Materialized Views enhance the way Scylla users access their data, pushing the burden to the server instead of the application for processing queries. I sat down with Duarte Nunes of ScyllaDB to learn more about Materialized Views and his upcoming talk at Scylla Summit 2017.
Please tell us about yourself and what you do at ScyllaDB?
I’m a Software Engineer working on Scylla. I have a background in concurrent programming, distributed systems, and low-latency software. Prior to ScyllaDB, I was working on distributed network virtualization.
What will you be talking about at Scylla Summit 2017?
I’ll be talking about Materialized Views and its implementation in Scylla. These are tables that store, redundantly, a subset of the columns from a given base table, and allow different queries to be performed on that data set.
What type of audience will be interested in your talk?
Mainly developers interested in distributed algorithms and/or the inner workings of Scylla.
Can you please tell me more about your talk?
Supporting Materialized Views in a multi-master and eventually consistent store such as Scylla presents some challenges. In the absence of a single master server serializing updates to each partition, we need a decentralized way of incrementally maintaining Materialized Views. The solution mustn’t negatively affect cluster availability and request latency, as these are important characteristics of Scylla.
Further design constraints are endemic to the nature of Materialized Views themselves. A view table must be consistent with the underlying base table such that rows in the base will eventually appear in the view and rows absent from the base will eventually be absent from the view as well. In other words, an update to a base table must reliably propagate to the view table.
Due to Scylla’s data model, it is also necessary to do a read from the base table before preparing and propagating the view update. This in turns leads to issues with concurrent updates.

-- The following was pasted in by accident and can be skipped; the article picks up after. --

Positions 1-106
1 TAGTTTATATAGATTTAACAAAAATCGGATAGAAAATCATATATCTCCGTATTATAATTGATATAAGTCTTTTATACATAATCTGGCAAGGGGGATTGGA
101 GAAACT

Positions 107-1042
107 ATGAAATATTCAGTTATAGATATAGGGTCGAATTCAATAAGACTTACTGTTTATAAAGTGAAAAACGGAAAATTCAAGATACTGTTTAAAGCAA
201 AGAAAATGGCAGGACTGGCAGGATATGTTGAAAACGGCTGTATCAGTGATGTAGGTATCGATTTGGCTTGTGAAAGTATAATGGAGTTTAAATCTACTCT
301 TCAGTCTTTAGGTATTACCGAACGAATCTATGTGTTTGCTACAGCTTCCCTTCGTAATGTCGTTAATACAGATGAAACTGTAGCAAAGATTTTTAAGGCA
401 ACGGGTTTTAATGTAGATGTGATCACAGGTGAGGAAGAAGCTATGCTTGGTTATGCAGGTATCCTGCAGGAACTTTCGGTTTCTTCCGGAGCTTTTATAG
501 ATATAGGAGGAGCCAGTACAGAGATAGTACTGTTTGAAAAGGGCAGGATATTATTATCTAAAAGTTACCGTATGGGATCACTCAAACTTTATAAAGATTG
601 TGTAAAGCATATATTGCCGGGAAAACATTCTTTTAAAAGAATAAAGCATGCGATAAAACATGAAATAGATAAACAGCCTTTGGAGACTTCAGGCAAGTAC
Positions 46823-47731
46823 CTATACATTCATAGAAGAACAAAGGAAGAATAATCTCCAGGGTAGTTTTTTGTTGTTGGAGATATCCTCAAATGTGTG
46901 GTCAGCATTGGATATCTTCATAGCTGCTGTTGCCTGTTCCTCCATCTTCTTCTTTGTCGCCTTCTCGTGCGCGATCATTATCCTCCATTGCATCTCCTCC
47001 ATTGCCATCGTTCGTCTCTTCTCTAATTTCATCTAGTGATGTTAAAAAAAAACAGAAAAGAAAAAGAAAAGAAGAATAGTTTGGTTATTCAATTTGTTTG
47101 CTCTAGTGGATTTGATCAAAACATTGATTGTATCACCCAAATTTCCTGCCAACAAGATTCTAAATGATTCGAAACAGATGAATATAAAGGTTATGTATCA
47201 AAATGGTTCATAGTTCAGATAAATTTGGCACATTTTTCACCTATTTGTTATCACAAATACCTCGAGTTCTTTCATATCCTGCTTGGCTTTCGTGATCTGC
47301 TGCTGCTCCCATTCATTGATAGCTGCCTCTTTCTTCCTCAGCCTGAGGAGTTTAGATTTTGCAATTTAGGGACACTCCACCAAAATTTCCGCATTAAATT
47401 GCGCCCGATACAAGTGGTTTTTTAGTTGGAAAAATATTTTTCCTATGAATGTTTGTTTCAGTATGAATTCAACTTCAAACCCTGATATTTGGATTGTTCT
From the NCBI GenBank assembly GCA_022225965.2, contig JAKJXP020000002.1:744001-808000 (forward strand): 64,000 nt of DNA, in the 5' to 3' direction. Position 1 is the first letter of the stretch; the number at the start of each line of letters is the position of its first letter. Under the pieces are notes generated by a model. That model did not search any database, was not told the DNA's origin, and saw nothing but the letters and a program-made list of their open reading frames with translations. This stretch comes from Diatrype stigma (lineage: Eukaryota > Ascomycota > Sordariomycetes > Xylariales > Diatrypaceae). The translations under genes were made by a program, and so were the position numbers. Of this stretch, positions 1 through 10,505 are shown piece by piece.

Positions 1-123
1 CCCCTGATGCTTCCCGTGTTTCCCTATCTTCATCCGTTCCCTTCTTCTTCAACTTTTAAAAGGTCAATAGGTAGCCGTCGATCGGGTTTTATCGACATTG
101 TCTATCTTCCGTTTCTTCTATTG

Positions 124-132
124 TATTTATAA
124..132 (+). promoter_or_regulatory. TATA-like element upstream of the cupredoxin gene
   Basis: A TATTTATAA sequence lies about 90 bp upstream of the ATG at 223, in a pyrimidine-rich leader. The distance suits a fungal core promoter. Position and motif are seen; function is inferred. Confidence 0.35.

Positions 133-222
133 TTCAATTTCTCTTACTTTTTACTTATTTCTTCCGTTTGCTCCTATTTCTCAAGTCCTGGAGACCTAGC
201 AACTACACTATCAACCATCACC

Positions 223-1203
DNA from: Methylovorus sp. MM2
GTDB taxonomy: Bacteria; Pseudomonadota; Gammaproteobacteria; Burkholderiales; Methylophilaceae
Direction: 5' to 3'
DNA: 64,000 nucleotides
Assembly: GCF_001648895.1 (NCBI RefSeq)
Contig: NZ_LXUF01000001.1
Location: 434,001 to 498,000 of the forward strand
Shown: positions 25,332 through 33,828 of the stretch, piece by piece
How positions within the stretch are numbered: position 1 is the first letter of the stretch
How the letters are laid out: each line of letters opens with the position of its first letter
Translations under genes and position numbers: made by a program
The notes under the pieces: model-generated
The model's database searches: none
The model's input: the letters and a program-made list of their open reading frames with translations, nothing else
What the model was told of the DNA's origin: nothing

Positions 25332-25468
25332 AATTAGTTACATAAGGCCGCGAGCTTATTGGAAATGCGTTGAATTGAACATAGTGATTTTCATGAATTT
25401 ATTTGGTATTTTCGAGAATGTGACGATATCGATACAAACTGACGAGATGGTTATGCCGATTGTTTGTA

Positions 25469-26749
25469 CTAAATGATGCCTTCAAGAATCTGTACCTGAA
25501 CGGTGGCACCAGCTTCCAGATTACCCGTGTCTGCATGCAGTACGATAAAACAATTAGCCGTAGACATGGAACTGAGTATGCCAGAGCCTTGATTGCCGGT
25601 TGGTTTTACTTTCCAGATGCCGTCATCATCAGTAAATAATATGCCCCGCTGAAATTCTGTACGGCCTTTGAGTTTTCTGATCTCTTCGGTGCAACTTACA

Thus, a full solution to supporting Materialized Views includes a mechanism for update propagation, solves consistency issues between base and view tables, and addresses concurrent updates by an algorithm that works locally and provides emergent safety.
The talk will cover the design decisions involved in our implementation and touch upon some of its details.
Where can we learn more information about your talk?
Please check out the blog post that we did for more information on Materialized Views.
How can the people get in touch with you?
The best way to get in touch with me is through our public Slack and mailing list located on our site. There’s where I spend most of my time interacting with people.
Thank you very much, Duarte. We can not wait to see your talk in person and learn more. If you want to attend Scylla Summit 2017 and enjoy more talks like this one, please register here.
Scylla Summit is taking place in San Francisco, CA on October 24-25. Check out the current agenda on our website to learn about the rest of the talks—including technical talks from the Scylla team, the Scylla roadmap, and a hands-on workshop where you’ll learn how to get the most out of your Scylla cluster.